Daily Blog #116: On the business of being in business

business by David Cowen - Hacking Exposed Computer Forensics Blog

Hello Reader,
                Long day today and not much time left to get a blog post in before the day is over. Today I thought I would share the three roadblocks on your way to success as a self employed DFIR consultant. We are approaching 9 years in business as G-C and I've learned a couple things and changed my perspective on whats truly difficult.

1 .Finding the work

When I first got started doing computer forensic work this was my main problem. Most companies wanted someone who had testified before and the majority of my cases were small hacking investigations that came through partners.  I struggled to get IT departments who had no real decision making authority within legal to recommend us for larger investigations but ran into the same wall again and again.

This was back when I was an employee of others and I thought that having the capability to do the work was more important than having the ability to find and sell the work.

2. Getting the work

I eventually came into the employee of a company that was started a forensics company by a gentlemen who understood where this work actually came from. Hiring decisions for most legal cases did not come from inside a company but from the outside lawfirm they retained. Through him I learned how lawfirms worked and how to market your services to them.

Lawyers don't Google 'computer forensic expert' normally, instead they ask another lawyer who they've used before or they know personally. The most effective marketing method I've seen that also helps do educate those you are looking to hire you is to provide a CLE seminar to the lawfirms in your area that specialize in the type of forensic work you are looking to provide. For my work that means targeting lawfirms with large employment law practices. To provide a CLE first go to the website for your state's bar organization and look up the CLE requirements.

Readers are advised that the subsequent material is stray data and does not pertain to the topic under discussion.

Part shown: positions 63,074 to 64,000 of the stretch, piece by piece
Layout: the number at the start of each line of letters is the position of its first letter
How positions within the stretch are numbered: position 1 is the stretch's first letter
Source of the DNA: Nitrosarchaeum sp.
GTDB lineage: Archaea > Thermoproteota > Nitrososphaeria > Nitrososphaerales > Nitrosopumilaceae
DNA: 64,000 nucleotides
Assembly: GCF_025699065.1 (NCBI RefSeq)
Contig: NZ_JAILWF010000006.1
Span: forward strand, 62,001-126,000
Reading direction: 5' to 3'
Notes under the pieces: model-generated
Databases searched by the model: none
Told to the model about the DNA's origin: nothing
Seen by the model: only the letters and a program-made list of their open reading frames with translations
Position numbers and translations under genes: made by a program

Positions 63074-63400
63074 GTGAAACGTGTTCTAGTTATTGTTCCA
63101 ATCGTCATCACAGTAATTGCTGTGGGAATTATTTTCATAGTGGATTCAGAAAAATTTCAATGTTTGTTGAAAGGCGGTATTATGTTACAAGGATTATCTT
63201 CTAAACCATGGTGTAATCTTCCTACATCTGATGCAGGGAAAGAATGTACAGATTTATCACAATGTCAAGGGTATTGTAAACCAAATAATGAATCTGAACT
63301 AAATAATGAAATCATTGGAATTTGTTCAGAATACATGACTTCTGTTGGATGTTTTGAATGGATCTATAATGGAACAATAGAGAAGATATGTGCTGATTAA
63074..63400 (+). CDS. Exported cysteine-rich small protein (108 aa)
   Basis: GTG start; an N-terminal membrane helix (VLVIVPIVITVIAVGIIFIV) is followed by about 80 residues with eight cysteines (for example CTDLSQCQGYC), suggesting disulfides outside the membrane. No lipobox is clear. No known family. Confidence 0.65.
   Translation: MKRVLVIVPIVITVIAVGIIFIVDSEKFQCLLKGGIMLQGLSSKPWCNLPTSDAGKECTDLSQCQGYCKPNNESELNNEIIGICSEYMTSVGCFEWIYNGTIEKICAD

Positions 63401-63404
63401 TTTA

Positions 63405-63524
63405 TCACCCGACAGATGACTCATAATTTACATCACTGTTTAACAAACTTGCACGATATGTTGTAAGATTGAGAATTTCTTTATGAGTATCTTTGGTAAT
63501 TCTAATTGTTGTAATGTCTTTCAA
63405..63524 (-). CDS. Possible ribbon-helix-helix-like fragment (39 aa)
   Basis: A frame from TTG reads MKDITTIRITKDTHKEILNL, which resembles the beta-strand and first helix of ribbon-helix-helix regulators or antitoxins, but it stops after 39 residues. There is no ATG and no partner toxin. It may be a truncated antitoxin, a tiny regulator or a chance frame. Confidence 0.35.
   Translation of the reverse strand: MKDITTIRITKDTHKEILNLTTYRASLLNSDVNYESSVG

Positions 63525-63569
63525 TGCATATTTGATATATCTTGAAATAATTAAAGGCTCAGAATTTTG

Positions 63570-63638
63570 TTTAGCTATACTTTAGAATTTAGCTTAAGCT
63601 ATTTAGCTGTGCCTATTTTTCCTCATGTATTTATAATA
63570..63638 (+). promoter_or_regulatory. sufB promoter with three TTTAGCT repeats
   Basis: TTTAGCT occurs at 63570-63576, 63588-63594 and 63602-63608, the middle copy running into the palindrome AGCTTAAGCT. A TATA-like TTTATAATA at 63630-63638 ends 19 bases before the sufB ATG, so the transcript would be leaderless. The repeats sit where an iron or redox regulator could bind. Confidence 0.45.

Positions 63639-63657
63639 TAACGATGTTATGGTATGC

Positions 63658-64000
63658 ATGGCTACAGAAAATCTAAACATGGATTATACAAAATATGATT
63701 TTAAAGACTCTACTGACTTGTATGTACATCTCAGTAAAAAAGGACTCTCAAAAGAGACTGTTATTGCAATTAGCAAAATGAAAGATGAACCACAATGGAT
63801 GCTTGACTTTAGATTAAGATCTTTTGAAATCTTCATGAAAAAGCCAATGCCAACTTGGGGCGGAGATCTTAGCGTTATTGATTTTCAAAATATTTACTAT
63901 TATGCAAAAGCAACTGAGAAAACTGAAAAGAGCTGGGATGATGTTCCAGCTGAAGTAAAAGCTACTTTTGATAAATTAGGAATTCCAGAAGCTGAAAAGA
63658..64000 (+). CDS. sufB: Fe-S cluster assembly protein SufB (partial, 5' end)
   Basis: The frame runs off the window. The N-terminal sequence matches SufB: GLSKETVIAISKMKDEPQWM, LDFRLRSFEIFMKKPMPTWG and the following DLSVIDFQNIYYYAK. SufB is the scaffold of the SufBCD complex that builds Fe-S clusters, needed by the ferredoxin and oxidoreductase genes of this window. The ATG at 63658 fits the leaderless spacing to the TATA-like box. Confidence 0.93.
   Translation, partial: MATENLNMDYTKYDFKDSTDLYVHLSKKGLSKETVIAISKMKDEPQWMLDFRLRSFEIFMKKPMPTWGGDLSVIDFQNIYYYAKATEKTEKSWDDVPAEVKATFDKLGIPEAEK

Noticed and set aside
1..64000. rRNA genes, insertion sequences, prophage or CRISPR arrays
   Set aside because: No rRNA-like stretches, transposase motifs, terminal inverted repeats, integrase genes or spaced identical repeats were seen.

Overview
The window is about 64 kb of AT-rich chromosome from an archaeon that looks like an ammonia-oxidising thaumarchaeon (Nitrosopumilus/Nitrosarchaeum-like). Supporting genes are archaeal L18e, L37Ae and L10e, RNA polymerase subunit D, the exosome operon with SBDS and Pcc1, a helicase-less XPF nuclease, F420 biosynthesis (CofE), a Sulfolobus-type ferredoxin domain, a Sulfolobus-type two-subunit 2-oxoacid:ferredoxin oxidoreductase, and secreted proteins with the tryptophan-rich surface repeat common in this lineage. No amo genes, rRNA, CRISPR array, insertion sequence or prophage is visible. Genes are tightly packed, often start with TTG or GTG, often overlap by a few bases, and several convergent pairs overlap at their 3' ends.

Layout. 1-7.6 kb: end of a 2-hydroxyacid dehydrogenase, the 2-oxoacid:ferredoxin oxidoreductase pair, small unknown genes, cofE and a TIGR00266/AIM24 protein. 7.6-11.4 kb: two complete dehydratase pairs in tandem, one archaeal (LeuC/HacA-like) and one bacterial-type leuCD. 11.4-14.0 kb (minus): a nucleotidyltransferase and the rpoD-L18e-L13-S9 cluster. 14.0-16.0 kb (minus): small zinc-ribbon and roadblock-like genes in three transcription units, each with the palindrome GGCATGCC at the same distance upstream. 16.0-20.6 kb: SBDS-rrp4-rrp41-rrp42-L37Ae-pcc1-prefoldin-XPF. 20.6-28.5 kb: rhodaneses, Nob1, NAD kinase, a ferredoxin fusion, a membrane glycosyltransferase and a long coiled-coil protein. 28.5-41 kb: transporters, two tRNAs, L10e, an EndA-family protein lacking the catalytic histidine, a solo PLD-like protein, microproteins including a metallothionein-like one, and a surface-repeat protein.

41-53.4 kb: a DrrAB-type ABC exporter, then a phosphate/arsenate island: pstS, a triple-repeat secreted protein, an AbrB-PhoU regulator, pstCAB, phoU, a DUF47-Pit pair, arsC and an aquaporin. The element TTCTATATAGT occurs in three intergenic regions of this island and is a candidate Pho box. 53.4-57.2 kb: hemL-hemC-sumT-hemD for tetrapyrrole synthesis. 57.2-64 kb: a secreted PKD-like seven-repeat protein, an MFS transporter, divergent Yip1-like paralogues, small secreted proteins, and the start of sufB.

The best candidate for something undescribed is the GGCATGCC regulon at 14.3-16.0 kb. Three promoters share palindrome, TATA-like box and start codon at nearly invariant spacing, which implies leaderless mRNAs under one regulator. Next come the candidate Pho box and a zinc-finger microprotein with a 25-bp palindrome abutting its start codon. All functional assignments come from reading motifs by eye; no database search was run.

The other method is to present at conferences that target lawyers, both inside and outside counsel. These conferences usually require a sponsorship fee in order to present so while its effective its also an expensive option.

Once you get one case from a lawyer at a firm and do well, you will likely then be referred to other lawyers at that firm and be able to grow organically through the firm. They will also start referring you to other lawyers they know who are looking for an expert like you.

3. Getting paid

Once you get the work you might think you've done the hard work and now its to bask in the rewards. It's not that simple you now have to figure out how to navigate the accounts receivables department of whoever owes you money. This could be as simple as a lawfirm who is paying for their clients bills (the best for you), to the lawfirm approving the bill for the client to pay (thing gets lost in translation) and then the worst a insurance company who will receive the bill from your client after the lawfirm approved it and then will decide whether to pay it.

The means from the time you did the work on 10/1/13 and invoiced the work on 11/1/13 that it could take up to 1/31/14 for you to even see payment. It's because of the multiple paths along the receivables pipeline that your invoice can take that we now ask up front how our invoice will be paid and who we can reach out to within the payers organization to submit our invoices and check on payment status. Many times we find that somewhere along the line that the ball was dropped and our invoice never made it to accounts payable or that it was never approved in some system that no one likes to use.

So the point of this? Plan for the worst when starting your own computer forensic consultancy in how long it will take for money to begin coming in after finding and getting the work. The ability to stay solvent long enough to get paid may be a larger challenge than you thought! Don't be afraid to ask about invoicing and payment up front, no one will be offended. Lastly try asking for retainers, though those to can be stuck in a 90 day cycle before you ever receive them!

Also Read: Daily Blog #115

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